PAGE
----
Each of these questions will be answered in a separate article. To explore the first question, it is imperative to explore the history of cannabis in terms of its use recreationally, as medicine, and time-travel with legalization.
A Brief History of Cannabis Use and Legalization
The first question that pops in mind is “Why has Cannabis been illegal while alcohol and tobacco are not”? Then, one wonders, “why is it being legalized?”
Cannabis, or more commonly known as marijuana has had a very chequered history, from being an integral part of medicine and accepted recreationally in many different cultures and religions historically, to being completely banned as the most dreaded drug.
Cannabis has been cultivated in human history longer than any other plant, with its first evidence of medicinal use dating back to 400 A.D.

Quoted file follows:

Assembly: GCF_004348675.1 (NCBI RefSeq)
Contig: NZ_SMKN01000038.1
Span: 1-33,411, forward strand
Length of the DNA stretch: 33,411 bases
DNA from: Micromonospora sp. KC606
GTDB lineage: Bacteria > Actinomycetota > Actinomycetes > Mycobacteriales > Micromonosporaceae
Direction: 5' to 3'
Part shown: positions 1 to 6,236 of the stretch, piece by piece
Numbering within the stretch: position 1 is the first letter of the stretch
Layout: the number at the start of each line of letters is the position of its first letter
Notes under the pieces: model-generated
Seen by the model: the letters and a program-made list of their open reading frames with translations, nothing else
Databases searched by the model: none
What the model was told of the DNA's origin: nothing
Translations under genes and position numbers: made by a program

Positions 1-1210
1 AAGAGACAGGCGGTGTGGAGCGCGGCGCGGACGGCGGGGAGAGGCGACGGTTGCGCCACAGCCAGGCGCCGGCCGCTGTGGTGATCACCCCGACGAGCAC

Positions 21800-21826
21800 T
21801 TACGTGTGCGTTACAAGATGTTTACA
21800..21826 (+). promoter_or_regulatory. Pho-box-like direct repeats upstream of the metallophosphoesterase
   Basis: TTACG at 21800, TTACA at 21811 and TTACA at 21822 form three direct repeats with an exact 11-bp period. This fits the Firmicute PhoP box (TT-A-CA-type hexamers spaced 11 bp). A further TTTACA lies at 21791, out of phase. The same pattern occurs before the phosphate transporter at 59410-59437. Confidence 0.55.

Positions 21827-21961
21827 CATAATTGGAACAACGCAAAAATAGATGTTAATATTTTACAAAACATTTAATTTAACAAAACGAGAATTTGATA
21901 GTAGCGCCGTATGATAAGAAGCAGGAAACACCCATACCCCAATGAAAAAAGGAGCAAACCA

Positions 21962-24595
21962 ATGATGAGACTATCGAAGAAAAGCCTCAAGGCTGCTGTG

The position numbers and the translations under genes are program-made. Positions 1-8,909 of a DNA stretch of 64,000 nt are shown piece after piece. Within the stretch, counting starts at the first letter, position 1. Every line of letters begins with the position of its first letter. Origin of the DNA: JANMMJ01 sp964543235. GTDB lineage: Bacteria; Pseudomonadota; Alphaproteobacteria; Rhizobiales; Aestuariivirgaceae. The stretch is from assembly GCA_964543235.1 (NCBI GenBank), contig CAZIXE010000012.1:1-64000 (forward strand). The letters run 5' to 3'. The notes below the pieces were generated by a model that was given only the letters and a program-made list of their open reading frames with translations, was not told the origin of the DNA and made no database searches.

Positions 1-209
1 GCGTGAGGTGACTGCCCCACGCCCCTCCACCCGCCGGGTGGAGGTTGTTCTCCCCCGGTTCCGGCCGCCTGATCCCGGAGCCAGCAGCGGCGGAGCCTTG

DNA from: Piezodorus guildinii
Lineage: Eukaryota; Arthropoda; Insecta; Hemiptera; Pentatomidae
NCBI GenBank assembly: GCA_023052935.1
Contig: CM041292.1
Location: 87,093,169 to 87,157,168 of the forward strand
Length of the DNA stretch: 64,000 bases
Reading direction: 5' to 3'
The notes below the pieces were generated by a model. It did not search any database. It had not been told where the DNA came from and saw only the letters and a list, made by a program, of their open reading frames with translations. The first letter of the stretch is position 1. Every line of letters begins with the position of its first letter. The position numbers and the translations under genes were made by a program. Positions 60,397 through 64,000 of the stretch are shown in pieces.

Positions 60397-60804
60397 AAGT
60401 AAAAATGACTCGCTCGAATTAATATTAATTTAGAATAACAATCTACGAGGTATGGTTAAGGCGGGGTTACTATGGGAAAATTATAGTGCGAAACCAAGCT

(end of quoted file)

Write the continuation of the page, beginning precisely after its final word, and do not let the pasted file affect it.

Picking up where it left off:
Archaeological findings have shown 2500 year old human remains with whole cannabis plants used as a burial ‘shroud’ in northwest China. The Altai region, north of Tibetan plateau, seems to be the first place where Cannabis plants have been growing along the river, potentially attracting human attention.
10,200 year old dried cannabis seed specimens have been found on the island of Okinoshima in Japan with evidence of hemp trade with Korea. There is enough evidence pointing to Cannabis as a cash crop – much before “cash” showed up.
United States has had a very rocky ride when it comes to use and legalization of cannabis- from being widely used as a patented medicine during the 19th and early 20th centuries and being described in the U.S. Pharmacopoeia in 1850 to being strictly prohibited in 1937, passing the Marihuana Tax Act and being dropped off from the U.S. Pharmacopoeia in 1942, only to make it to the top charts among Schedule I drugs which restricts any procurement even for scientific and academic research. Interestingly, California re-introduced cannabis for medicinal purposes with the enactment of Compassionate Use Act in 1996.
Ancient Cultures and Medicinal Use of Cannabis